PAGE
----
Early detection of lung cancer changes everything – from the way it’s treated to quality of life and life expectancy.
Moncrief Cancer Institute offers a low-dose CT lung cancer screening to look for potentially cancerous spots in people who are at the highest risk for developing lung cancer. For those over the age of 55 who have smoked the equivalent of a pack of cigarettes a day for 30 years, the risk for lung cancer is high enough to be screened.
The CT Advantage
The primary purpose of a computed tomography (CT) screening is to detect and diagnose lung cancer at an early stage to improve treatment options and effectiveness. The pictures of the lungs provided by a low-dose CT scan are better for finding abnormalities than a traditional chest X-ray.
UT Southwestern radiologists, accredited by the American College of Radiology, will review the CT images for the presence of lung nodules, masses, or other abnormalities that might indicate lung cancer and, if any are found, can begin the necessary treatment.
A study conducted by the National Cancer Institute of more than 50,000 current or former heavy smokers revealed that participants who received low-dose helical CT scans had a 20 percent lower risk of dying from lung cancer than participants who received standard chest X-rays.
The amount of radiation received during a lung cancer screening CT exam is less than the amount received annually from naturally occurring radiation that’s present in the environment.
Risks and Considerations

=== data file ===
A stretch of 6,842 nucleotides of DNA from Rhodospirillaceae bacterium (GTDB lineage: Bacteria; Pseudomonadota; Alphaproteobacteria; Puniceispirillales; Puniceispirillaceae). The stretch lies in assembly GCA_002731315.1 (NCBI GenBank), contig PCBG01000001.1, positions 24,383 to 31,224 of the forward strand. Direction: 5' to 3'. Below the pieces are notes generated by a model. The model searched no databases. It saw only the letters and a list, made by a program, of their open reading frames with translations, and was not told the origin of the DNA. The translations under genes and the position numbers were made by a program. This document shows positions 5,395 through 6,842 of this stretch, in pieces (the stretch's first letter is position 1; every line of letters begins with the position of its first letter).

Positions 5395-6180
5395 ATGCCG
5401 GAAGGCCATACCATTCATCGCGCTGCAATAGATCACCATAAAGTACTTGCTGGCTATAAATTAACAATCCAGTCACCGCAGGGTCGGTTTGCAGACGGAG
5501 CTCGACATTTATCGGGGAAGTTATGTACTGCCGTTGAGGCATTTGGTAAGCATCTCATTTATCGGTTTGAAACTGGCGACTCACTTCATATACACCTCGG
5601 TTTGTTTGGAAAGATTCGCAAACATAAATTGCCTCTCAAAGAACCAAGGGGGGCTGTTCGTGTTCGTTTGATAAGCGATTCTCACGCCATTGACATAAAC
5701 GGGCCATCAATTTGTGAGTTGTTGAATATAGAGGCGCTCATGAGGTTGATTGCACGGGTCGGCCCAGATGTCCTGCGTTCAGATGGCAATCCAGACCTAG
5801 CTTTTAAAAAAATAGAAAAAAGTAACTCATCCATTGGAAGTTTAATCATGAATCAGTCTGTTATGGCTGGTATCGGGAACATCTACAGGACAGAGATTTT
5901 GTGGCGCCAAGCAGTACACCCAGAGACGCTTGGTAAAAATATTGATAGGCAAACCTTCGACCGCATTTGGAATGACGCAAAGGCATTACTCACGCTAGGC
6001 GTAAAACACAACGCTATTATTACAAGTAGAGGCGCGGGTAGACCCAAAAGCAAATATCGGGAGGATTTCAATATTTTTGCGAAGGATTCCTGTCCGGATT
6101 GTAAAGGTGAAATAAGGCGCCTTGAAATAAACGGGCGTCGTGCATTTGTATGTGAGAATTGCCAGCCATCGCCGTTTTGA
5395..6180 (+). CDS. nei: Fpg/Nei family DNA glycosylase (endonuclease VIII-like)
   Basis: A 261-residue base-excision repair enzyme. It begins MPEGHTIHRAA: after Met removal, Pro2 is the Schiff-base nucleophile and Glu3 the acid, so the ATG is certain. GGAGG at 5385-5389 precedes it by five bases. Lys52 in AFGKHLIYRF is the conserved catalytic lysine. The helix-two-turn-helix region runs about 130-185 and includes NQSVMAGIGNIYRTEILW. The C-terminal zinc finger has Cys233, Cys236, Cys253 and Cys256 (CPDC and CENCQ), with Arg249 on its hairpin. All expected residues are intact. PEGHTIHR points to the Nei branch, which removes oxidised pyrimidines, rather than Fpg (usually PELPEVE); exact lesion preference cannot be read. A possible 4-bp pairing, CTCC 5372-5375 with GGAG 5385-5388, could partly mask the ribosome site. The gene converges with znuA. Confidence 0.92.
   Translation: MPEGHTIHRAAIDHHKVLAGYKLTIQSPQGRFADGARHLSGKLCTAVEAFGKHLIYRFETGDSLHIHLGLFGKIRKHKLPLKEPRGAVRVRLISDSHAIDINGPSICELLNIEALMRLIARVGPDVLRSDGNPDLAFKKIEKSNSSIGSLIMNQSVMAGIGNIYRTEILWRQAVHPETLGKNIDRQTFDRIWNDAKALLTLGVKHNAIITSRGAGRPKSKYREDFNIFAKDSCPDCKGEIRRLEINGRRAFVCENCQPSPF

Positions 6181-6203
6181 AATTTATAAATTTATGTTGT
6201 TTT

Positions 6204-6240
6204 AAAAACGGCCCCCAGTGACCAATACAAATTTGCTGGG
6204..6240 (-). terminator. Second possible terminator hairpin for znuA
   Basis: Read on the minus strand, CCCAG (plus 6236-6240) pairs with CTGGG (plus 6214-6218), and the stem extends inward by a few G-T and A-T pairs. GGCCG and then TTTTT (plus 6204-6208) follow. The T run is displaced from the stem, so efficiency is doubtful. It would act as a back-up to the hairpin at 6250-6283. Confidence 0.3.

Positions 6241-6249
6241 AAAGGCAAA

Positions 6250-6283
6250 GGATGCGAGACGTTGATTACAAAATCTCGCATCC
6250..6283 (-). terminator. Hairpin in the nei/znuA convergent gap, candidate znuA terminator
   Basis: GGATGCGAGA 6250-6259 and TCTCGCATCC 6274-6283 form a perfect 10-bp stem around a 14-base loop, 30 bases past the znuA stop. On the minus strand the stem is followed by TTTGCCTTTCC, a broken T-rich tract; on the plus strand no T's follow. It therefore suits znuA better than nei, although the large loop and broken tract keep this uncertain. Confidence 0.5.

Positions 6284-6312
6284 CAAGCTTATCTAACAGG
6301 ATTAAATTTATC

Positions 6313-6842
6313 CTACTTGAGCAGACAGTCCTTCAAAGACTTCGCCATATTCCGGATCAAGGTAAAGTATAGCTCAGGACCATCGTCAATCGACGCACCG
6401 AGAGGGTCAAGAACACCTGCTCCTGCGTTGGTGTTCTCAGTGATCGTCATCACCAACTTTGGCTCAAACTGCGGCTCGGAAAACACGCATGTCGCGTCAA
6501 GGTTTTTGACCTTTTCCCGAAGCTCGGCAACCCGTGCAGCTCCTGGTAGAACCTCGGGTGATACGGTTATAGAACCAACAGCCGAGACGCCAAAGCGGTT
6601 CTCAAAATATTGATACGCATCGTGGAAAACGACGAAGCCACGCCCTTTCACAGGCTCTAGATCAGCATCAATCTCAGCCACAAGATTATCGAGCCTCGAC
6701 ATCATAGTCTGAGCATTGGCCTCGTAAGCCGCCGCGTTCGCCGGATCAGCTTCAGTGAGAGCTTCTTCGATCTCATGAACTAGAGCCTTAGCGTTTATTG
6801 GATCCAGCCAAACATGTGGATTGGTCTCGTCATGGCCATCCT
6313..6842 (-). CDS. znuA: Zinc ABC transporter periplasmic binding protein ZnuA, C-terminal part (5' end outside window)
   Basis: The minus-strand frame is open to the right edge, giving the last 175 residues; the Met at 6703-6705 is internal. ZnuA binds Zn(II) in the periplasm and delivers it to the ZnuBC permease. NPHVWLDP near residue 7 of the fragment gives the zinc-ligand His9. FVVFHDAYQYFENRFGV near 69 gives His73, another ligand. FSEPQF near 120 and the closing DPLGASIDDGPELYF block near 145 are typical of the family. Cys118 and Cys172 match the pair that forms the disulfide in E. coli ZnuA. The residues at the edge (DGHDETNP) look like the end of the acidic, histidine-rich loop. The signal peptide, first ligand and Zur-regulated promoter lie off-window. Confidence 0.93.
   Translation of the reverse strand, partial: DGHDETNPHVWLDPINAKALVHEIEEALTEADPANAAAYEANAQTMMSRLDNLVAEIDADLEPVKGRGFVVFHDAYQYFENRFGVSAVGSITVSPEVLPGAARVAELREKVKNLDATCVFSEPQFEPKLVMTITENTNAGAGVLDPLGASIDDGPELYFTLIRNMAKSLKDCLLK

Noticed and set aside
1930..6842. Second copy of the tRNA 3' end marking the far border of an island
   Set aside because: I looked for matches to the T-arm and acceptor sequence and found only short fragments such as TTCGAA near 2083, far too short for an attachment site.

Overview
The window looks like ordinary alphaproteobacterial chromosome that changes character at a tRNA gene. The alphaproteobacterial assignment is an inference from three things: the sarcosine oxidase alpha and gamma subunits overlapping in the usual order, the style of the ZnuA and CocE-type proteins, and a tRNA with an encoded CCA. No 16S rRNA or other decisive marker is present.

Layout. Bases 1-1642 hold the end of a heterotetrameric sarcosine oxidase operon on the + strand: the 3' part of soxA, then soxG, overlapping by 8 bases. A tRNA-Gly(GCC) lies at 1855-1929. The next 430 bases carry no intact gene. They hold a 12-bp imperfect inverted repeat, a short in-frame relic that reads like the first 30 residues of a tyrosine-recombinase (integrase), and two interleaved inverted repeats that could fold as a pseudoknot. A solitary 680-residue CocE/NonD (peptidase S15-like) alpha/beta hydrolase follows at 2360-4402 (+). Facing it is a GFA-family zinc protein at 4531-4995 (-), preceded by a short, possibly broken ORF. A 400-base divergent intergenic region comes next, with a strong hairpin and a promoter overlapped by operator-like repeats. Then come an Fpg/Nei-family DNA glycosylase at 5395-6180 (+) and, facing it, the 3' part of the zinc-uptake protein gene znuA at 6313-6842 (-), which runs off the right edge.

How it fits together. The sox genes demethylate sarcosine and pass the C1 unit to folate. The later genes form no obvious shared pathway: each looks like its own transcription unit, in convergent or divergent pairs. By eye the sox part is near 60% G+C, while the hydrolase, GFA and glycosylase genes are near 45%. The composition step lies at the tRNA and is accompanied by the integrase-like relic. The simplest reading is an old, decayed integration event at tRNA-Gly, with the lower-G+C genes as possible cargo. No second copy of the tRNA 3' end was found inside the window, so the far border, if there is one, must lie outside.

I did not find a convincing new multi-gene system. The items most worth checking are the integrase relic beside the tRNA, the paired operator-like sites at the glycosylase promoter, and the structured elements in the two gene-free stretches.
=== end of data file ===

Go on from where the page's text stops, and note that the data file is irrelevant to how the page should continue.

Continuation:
CT scans can potentially pick up spots in the lungs that are ultimately revealed not to be cancerous, but their presence could lead to anxiety about the findings. The process to determine if these spots are benign or malignant can include additional procedures to help diagnose the findings and, in a small percentage of cases, can involve surgeries that would otherwise not be recommended. Also, the small dose of radiation from the exam poses a small and negligible risk of causing cancer. Talk to your provider about the pros and cons.
Insurance and CT Screening
The CT screening might be covered by some health insurance carriers if certain criteria are met, such as:
• 55 to 74 years old
• History of smoking one pack a day for 30 years or two packs a day for 15 years
• No other lung disease issues
• Smoking that stopped within the past 15 years, for former smokers
Financial assistance for those who qualify is provided by a grant from the Cancer Prevention and Research Institute of Texas (CPRIT).
What to Expect During the Screening
During the exam, the patient lies flat on the CT table while the scanner rotates around the table, gathering images of the inside of the lungs. The CT images provide the radiologist with detailed information that will be used to detect and diagnose disease. The entire screening exam is typically completed in approximately 10 minutes.
How We Deliver Results
A UT Southwestern radiologist will interpret the exam. The results are provided to both the patient and the physician designated by the patient when scheduling the appointment for the screening. Our Lung Screening Nurse Navigator will assist the patient through the entire screening process, including the findings, tobacco cessation education and next steps for treatment if necessary.
Take action to get screened. Contact our Lung Screening Nurse Navigator at 800.405.7739 or email firstname.lastname@example.org.
For more information on Moncrief Cancer Institute's Lung Cancer Screening Program, click on this link: Lung Cancer Screening. The information is available in English and Spanish.